change of plans —
Online features will come to future CDPR releases “when it makes sense,” though.
A planned standalone multiplayer version of Cyberpunk 2077 is being “reconsidered,” developer CD Projekt Red says, as the company reconfigures itself for a new development structure going forward.
In a “strategy update” video posted Tuesday, CDPR joint CEO Adam Kicinski mentioned that the team had previously “hinted that our next AAA would be a multiplayer Cyberpunk game, but we have decided to reconsider this plan given our new more systematic and agile approach [to development].”
Instead, CDPR will be focusing on “building an online technology that can be seamlessly integrated into all of our future games,” Kicinski said. That means developing technologies that can “power online components we choose to add to our games without any technological delay.”
While such online features will be “an important part of our future games,” Kicinski stressed that “CD Projekt Red makes single-player story-driven AAA RPGs. That is not changing.” Online features will be implemented in future games only “when it makes sense,” he added.
Technology Parallel development and cross-functional teams
CDPR’s new partial focus on online features comes amid an internal restructuring of CDPR’s project management. Kicinski said that instead of focusing on one big-budget title at a time, the company will “shift and adapt our focus to enable parallel AAA game development.” That means using “cross-functional teams” that can do simultaneous work on games in both of CDPR’s major franchises—The Witcher and Cyberpunk.
The goal is to create faster iteration and more seamless contact between teams, studio co-founder and joint CEO Marcin Iwinski said. That goal takes on added importance since Iwinski said in January that poor internal communications were partly to blame for the company missing massive bugs in “last-generation” console versions of Cyberpunk 2077 before the game was released.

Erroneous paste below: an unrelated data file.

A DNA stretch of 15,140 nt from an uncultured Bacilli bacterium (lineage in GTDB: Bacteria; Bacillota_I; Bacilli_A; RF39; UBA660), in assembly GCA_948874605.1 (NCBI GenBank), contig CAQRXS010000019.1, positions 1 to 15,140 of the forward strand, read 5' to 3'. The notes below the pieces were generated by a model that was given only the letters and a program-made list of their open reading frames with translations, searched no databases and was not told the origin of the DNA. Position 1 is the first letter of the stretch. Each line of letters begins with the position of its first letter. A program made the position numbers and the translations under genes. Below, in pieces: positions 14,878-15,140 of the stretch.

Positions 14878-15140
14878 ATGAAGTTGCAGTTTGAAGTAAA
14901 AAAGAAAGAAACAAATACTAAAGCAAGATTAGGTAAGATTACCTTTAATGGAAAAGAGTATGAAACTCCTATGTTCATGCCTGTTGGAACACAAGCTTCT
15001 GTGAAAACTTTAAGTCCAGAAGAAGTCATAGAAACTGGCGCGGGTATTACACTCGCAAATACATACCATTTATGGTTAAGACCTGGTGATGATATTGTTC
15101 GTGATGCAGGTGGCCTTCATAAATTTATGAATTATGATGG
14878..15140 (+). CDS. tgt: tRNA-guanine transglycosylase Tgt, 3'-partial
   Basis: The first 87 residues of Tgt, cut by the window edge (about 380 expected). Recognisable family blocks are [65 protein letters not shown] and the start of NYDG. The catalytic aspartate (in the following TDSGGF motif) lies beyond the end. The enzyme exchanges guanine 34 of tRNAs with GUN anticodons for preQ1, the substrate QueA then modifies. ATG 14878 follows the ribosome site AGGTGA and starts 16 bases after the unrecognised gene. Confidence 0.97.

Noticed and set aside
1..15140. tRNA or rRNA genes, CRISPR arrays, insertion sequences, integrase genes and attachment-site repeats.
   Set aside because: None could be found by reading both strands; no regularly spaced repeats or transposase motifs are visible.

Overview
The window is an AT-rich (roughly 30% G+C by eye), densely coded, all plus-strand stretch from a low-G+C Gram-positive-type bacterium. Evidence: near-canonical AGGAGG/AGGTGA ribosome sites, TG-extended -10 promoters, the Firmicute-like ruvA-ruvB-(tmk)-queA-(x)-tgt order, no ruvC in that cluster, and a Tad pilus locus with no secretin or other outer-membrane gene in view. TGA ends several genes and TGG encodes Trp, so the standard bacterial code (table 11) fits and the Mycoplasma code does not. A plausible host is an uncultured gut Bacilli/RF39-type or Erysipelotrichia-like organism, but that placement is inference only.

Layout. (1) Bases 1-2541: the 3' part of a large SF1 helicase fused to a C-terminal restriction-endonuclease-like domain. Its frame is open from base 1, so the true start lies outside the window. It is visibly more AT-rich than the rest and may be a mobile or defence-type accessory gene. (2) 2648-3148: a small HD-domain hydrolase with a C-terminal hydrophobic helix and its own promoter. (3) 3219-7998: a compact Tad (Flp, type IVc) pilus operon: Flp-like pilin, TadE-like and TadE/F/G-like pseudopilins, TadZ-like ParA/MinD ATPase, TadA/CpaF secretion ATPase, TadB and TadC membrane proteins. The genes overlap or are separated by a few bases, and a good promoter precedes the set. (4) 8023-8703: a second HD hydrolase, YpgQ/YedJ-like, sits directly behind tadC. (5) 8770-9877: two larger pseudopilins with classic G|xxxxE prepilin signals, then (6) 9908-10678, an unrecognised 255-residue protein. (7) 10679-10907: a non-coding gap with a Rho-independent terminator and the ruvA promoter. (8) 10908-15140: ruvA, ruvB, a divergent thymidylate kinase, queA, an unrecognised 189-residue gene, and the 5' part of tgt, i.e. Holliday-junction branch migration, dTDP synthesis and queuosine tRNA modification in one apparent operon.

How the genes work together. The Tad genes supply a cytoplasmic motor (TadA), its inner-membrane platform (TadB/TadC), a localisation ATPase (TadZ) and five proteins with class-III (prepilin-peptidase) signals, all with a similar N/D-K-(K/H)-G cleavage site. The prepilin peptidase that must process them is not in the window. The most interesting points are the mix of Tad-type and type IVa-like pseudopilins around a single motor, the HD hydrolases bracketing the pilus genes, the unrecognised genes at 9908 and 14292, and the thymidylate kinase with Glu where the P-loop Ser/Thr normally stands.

“We underestimated the scale and complexity of the issues, we ignored the signals about the need for additional time to refine the game on the base last-gen consoles,” Iwinski said in a December conference call addressing the same issues. “This caused the loss of gamers’ trust and the reputation that we’ve been building through a big part of our lives.”
Under the new structure, the company’s Red Engine technology will be refocused to better serve both franchises at once, CTO Pawel Zawodny said. The newly centralized version of the engine will let the team “prepare certain functionalities that can be used in both franchises,” meaning that features like NPC routines and character control can be programmed once and applied to multiple games in parallel. Zawodny said he hopes that strategy will bring more “consistency” to CDPR games’ technical performance.
CDPR also said that, going forward, it will be changing the way it promotes its upcoming games before their release. PR campaigns for future titles will be much shorter and start closer to the game’s planned launch, with only short teasers releasing further ahead of time. Senior VP of Business Development Michal Nowakowski also promised that the team would focus on showing actual game footage before release, not mere concepts, and would make sure all planned platforms were represented in pre-release materials.
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Elsewhere, in a Q&A session with investors, Nowakowski said that he feels recent patches for Cyberpunk 2077 have gotten the game closer to a planned return to the PlayStation Store, following its delisting in December. “Each and every [patch] brings us closer to going back to the PSN store,” he said. “However, the final decision, you have to understand, belongs to Sony. We do believe we’re closer than further, but of course, the final call is theirs, so let’s wait and see.”
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